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Spain Approves €15Bn Austerity Budget By One Vote

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http://www.telegraph.co.uk/finance/financetopics/financialcrisis/7771293/Spain-approves-15bn-austerity-budget-by-one-vote.html

Spain's governing Socialists won approval for a €15bn (£12.7bn) austerity package by just one vote on Thursday, avoiding a defeat that would have rattled markets and potentially brought down the government.

The bill was approved by 169 votes in favour to 168 against, after the opposition Popular Party voted against, even making sure one of its deputies was brought to the session in an ambulance.

It was only saved when 10 deputies from centre-right Catalan nationalists CiU abstained after criticising the bill, saying they did not want Spain to be plunged into a Greek-style crisis.

But CiU said they would not support the 2011 budget bill, Spanish news agencies reported, raising doubts over how Prime Minister Jose Luis Rodriguez Zapatero will be able to continue to steer his country through a time of crisis.

Josep Antoni Duran i Lleida, the CiU leader, told parliament Mr Zapatero should call early elections next year. "The problem is you and your government," he told him.

If Thursday's bill had been be defeated, the government's plans to get its budget deficit under control would have been thrown into disarray, potentially dismaying credit markets by raising concerns the eurozone's fourth largest economy was fiscally unsustainable.

Spanish commentators said it was difficult to imagine how Mr Zapatero would have been able to stay in government had he lost the vote, which would have sent shockwaves through markets terrified that the Greek crisis will engulf the much larger Spanish economy.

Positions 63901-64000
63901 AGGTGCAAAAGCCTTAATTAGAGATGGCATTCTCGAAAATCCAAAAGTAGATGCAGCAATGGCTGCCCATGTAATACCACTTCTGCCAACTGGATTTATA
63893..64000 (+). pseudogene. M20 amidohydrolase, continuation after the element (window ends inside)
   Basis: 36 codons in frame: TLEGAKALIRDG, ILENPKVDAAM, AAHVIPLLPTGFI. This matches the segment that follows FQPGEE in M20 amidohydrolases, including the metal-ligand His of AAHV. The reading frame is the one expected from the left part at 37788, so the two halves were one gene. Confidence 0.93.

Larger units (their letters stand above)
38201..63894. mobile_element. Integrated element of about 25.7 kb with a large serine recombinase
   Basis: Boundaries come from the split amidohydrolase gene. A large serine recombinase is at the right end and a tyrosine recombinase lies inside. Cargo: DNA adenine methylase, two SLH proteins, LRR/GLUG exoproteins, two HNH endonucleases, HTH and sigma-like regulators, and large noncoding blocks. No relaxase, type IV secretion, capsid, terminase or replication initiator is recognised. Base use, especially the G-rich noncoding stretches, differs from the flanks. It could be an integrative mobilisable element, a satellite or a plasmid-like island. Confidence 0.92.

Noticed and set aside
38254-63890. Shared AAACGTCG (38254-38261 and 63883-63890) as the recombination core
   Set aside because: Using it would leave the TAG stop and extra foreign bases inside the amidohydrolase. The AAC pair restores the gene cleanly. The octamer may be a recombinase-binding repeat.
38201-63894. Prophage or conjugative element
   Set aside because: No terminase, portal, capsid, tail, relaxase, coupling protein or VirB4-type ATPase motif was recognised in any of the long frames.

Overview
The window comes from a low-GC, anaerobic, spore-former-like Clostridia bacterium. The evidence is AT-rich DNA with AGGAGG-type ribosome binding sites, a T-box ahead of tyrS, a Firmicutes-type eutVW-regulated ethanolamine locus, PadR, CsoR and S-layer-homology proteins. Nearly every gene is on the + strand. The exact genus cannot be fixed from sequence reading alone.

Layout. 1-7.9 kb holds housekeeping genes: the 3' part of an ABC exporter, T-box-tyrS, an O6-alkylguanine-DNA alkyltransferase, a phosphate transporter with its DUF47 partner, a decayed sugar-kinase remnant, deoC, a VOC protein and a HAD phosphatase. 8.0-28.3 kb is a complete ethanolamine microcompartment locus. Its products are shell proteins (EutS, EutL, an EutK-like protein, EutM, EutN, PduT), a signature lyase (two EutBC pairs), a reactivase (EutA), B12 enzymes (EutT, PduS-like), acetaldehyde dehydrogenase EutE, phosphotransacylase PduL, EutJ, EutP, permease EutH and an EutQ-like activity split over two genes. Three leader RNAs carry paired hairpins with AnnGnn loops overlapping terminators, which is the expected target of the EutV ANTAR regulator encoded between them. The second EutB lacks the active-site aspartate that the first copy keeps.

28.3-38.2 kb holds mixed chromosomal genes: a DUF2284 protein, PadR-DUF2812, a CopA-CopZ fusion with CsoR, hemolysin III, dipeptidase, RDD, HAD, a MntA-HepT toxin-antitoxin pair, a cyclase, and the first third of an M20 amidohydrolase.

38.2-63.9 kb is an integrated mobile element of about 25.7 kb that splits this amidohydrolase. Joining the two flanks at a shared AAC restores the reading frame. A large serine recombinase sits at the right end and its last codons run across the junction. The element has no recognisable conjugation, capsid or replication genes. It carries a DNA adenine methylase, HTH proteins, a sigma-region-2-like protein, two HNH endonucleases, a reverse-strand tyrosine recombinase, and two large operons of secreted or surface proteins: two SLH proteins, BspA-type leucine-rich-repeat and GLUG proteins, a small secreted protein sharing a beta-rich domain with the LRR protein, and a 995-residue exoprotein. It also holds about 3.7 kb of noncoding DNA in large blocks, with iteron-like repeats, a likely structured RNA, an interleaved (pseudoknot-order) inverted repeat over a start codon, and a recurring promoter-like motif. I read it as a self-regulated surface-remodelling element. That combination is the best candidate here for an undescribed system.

The Basque Nationalist Party said on Wednesday it would side with the Popular Party and oppose the cuts.

The government's plan aims to save an additional €15bn and includes wage cuts of 5pc for civil servants this year. It aims to cut the budget deficit to 9.3pc of gross domestic product this year and then to 6pc in 2011, down from 11.2pc last year.

Italy joined Europe's austerity club this week with €24bn of cuts targeted at public workers and local government.

Still it's contained....

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I think though the reaction in greece, this narrow vote and whatever would happen in say italy or france should similar deficit cuting measures be needed illustrates the point.... it isn't whether govts understand the need for cutting, its that the people of many of these countries have failed to grasp that it isn't a fundemental human right for public sector workers to have gold plated pensions, 13 th and even 14 th month payments, bonuses for just doing their job, unheard of job security, overmanning etc etc ... in spain and greece and many many other countries ( including our own) there are bloated public sectors which when you add them to the benefit sloths add up to more than 50% of the population.... unless europe suddenly finds some strong leaders or the unions get some common sense or heavne forbid the turkeys vote for christmas themselves then its not going to be options that europe runs out of but guts.... europe needs strong leadership to sort these issues out.. its going to mean a generation of pain and for many a complete change in lifestyle, we'll see many riots etc along the way.... but the reallity is europe cannot afford to feather bed its people to the degree it has done.... in future life is not going to be nearly as cushy for many.......... and as we go down this hard and bloody path I suspect the markets will mark things down alongside every riot they see, until the populace have been subdued in perhaps eighteen months time.

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  • 150 Brexit, House prices and Summer 2020

    1. 1. Including the effects Brexit, where do you think average UK house prices will be relative to now in June 2020?


      • down 5% +
      • down 2.5%
      • Even
      • up 2.5%
      • up 5%



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